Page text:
Monitor health risk is rubbish
So says leading monitor industry analyst, and who are we to argue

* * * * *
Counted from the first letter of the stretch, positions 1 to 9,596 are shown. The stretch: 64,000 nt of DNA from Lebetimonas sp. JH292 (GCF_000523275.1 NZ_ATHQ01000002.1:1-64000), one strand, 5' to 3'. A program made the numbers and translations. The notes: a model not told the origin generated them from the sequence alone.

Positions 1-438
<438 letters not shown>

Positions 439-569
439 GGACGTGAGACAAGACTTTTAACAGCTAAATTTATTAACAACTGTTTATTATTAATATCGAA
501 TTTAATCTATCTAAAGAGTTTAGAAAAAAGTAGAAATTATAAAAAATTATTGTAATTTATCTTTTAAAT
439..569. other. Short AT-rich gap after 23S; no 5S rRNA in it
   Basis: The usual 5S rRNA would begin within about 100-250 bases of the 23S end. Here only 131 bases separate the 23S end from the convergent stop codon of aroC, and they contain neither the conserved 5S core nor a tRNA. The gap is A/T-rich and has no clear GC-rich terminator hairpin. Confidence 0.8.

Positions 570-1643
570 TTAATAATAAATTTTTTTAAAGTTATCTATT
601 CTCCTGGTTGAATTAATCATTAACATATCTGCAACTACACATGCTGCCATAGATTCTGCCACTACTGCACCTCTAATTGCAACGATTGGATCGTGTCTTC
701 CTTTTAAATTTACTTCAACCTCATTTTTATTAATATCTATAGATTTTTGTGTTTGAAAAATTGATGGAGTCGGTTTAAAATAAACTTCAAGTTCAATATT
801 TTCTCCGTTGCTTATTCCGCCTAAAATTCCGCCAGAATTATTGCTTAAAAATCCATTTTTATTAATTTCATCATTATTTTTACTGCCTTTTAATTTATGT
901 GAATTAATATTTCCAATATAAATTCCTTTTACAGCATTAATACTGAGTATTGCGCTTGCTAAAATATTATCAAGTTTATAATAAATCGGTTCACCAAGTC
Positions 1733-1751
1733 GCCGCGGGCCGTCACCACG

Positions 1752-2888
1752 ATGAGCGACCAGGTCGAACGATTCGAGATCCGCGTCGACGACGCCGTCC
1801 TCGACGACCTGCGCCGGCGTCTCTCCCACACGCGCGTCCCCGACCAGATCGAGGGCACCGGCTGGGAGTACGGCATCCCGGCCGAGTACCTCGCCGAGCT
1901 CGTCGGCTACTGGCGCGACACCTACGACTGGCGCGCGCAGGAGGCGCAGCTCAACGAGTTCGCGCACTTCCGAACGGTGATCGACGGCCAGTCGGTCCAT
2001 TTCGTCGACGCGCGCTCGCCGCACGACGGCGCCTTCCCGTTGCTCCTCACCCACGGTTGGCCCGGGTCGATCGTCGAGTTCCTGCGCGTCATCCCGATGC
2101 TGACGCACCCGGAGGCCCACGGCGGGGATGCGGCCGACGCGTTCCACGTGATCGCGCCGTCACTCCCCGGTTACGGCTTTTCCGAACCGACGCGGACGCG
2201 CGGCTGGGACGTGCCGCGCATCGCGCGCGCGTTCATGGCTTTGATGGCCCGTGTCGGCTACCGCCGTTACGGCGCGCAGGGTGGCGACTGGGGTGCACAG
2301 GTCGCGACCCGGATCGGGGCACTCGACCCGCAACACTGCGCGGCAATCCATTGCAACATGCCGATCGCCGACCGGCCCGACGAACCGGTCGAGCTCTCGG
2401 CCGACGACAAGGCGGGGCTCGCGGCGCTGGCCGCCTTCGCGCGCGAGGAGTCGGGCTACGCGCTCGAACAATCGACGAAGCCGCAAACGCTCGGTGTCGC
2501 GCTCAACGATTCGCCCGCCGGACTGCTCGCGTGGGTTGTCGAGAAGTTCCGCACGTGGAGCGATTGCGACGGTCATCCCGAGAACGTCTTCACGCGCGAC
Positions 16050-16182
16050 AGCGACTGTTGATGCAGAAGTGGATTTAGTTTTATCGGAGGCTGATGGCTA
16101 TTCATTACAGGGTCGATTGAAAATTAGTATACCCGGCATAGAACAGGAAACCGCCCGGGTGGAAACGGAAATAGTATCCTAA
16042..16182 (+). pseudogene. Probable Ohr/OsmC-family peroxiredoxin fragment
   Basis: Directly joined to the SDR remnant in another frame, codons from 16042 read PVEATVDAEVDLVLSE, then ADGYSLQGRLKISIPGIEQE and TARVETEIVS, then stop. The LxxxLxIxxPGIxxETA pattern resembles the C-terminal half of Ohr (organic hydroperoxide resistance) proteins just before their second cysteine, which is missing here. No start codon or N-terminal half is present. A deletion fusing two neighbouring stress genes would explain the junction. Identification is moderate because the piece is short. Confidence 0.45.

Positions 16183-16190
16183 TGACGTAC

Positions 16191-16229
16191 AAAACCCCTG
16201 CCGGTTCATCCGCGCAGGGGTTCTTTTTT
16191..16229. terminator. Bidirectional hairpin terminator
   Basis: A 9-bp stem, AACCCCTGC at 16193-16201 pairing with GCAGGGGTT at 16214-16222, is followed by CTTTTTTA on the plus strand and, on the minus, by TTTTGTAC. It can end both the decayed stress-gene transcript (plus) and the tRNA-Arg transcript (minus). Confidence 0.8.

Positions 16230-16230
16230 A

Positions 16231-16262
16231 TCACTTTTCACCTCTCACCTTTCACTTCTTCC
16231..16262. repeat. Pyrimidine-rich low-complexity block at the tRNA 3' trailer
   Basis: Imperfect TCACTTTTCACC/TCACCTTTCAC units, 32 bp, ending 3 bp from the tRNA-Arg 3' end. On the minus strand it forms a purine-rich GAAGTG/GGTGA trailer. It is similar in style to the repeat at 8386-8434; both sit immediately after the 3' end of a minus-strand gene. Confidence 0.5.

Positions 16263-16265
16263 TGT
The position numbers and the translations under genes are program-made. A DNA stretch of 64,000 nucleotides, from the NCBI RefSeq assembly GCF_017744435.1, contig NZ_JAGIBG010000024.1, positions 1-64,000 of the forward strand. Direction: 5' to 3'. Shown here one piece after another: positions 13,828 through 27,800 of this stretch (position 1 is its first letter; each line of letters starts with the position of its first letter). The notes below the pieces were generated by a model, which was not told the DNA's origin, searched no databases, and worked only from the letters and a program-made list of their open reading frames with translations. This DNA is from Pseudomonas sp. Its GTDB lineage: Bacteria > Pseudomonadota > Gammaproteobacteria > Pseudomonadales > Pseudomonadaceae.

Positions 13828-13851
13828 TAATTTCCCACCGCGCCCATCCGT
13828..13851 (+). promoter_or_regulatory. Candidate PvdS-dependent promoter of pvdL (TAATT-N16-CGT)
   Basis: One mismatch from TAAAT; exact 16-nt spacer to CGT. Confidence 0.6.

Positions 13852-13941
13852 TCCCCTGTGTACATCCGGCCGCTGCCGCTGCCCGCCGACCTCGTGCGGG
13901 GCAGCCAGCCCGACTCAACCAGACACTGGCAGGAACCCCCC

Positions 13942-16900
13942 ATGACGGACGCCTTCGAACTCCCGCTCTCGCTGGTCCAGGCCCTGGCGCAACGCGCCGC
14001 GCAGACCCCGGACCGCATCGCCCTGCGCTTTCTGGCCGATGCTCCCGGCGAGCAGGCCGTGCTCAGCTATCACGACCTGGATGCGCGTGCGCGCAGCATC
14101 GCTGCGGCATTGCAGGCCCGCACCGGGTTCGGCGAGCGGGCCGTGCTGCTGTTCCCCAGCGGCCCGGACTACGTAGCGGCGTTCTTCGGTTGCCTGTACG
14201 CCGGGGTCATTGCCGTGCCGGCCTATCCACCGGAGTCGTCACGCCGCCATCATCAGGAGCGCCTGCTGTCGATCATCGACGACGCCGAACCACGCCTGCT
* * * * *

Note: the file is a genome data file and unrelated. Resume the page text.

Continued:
The debate over the health implications of sitting two feet away from a computer monitor all day, goes on. Yesterday, many of the UK's national newspapers devoted many column inches to a survey which claimed radiation from monitors represented a health risk. This radiation, it was suggested, can penetrate concrete walls more than eight feet thick. And if it can blast through concrete walls, just think what it must be doing to you. Perhaps not surprisingly, the research had been commissioned by a company selling a device which it claimed could limit the damage this radiation might cause. The company is called Tecno Ao and is based in Swindon. The device costs £67. No links between the radiation alluded to and documented health problems have been made. Click here if you want to read more details of the science behind the health scare. Bob Raikes, senior analyst at Meko, said that while the Tecno Ao report demonstrates a positive effect from the company's device, it has no specific measure of a negative effect from the monitor. "It's basically rubbish," Raikes said. "As far as we can tell, this paper has not been subject to peer review. We think that they have targeted the monitor as a way of exploiting public concern over issues that have been raised in the past." Anthony Fraser, managing director of Tecno AO said: "We are not saying monitors will make you sick, but that prolonged exposure to electro-magnetic radiation can aggravate symptoms in susceptible people. 23 per cent of the population are sensitive and 24 per cent have no reaction at all. The rest of us are somewhere in between." He said that computers and mobile phones are far too useful for us to give them up, and that what we need is a way of mitigating their effects. ® Additional reporting for this story was by Linda Harrison.